Design your life to include more money, health and happiness with less stuff, space and energy.

Design your life to include more money, health and happiness with less stuff, space and energy.

Combating Consumerism with Kids

Today’s post was written by mother and minimalist Jen Adams.

I have 13 children. That’s not a typo–thirteen. 5 adopted, 4 biological and 4 “step”–although don’t tell them that. Our kids range in age from 5 to 23 years old. We still have 10 at home–seven in high school, two in middle school and the last in kindergarten. It. Is. Awesome. And challenging.  We live in a 1700 sq ft home with four bedrooms and two bathrooms. The bedrooms are shared–four boys in one, three girls each in the other two and my partner and I in the last. The bathrooms are always shared. We began the process of intense minimalism in February 2015 when, as parents, we couldn’t take the clutter anymore. One of the biggest foes of minimalism, especially for impressionable younger people, is the influence of consumerism.

Regardless of your income or your priorities, consumerism an issue parents have to face, and particularly so if you’re trying to maintain a minimalist home. No matter how often you succumb to “the gimmes,” someone or something will always be peddling more. Commercials on TV, ads on the internet, friends who own more “stuff,” the ability for social media to track what you look for and like–it’s never ending. Want to be thinner? Faster? Stronger? Better looking? Have more energy? Look better? There seems to be a product that will fix whatever problem you might have.

But for us, resisting the urge to give in to consumerism wasn’t just about having less stuff and saving money (those are important). We wanted to about teach our kids values. I wanted them to learn:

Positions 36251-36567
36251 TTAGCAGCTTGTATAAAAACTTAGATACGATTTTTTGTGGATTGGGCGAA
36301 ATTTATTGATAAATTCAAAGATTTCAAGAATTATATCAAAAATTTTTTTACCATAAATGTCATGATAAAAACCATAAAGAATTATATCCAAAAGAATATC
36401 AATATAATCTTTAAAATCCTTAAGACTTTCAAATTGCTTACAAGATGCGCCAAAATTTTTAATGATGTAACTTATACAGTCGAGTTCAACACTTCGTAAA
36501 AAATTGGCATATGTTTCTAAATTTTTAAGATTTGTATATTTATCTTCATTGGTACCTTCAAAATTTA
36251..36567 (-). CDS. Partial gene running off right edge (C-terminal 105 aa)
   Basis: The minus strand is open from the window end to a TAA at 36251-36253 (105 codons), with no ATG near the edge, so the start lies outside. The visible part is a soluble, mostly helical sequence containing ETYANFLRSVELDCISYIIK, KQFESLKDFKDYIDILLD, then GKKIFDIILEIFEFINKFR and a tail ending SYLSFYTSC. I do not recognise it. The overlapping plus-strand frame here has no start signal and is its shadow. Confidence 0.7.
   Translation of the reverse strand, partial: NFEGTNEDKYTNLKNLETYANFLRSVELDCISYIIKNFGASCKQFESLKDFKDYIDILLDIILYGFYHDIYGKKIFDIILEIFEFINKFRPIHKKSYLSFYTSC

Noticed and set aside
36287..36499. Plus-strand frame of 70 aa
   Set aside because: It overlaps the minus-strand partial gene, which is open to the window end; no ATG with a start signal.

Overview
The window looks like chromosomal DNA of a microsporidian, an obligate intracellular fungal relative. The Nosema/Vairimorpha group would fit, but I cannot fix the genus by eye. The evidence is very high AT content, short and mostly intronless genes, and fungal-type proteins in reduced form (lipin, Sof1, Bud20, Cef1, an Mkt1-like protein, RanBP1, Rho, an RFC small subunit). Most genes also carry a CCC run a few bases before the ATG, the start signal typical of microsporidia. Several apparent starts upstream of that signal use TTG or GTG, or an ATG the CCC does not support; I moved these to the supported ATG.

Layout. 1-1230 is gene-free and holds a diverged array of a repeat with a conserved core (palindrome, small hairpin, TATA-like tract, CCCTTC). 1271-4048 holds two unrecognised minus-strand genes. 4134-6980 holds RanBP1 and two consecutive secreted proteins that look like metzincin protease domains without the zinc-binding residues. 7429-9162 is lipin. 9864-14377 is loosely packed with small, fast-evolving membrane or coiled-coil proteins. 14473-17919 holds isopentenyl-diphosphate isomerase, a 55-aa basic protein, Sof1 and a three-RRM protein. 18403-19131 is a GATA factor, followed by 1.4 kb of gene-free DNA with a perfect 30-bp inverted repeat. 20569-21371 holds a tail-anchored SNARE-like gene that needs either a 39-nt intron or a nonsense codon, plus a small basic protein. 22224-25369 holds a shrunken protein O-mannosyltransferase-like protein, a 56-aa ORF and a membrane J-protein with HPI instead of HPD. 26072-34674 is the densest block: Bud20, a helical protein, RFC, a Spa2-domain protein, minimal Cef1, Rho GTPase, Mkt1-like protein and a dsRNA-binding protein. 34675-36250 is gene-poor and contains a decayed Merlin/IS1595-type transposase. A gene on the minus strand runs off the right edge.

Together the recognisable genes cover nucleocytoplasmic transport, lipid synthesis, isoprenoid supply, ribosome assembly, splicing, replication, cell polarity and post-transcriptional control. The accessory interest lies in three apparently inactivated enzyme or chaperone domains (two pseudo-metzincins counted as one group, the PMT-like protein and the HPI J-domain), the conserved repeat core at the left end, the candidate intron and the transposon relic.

• That instant gratification isn’t all its cracked up to be
  • That stuff won’t make you happy
  • That you can’t get everything you want
  • That you have to work for what you want
  • That you should prioritize what’s of value and be willing to earn it

My kids are older now and I thought I’d ask them how our journey into minimalism is going–if any of these lessons have stuck. I spoke to six of them, asking them what it’s been like growing up wearing hand me downs, shopping at thrift store, having me bake their birthday cakes at home, making all their Halloween costumes and Christmas pajamas and being regularly told no when they asked for things they had to have. Here’s what they said:

gabi

Gabi–15 years old: “It sucks being told no sometimes when you want something, but it taught me I don’t have to get everything I want. I like the homemade Halloween costumes and birthday cakes from scratch because it means more and there are memories. Hand me downs are pretty cute clothes. Thrift stores means stuff that’s expensive is cheap and we can get it, so it’s pretty cool. I don’t mind getting rid of things because I don’t use things so my mom minimizing doesn’t bother me. Our house isn’t crowded like it was before we minimized and that feels better. “

alana

Alana–17 years old:  “[Sighs] I never did get that pillow pet I wanted” [She then proceeded to sing the commercial–be thankful I didn’t take a video.] “It taught me that having a few sentimental things is more important than having a lot of things. It’s more meaningful. It was frustrating not getting things when I was younger because other kids had stuff that I didn’t and it seemed like it was cool. I felt like I never got any of the cool toys. Now I’m really glad. I’m not an entitled, stuck up snob and I learned to be more creative.”

taylor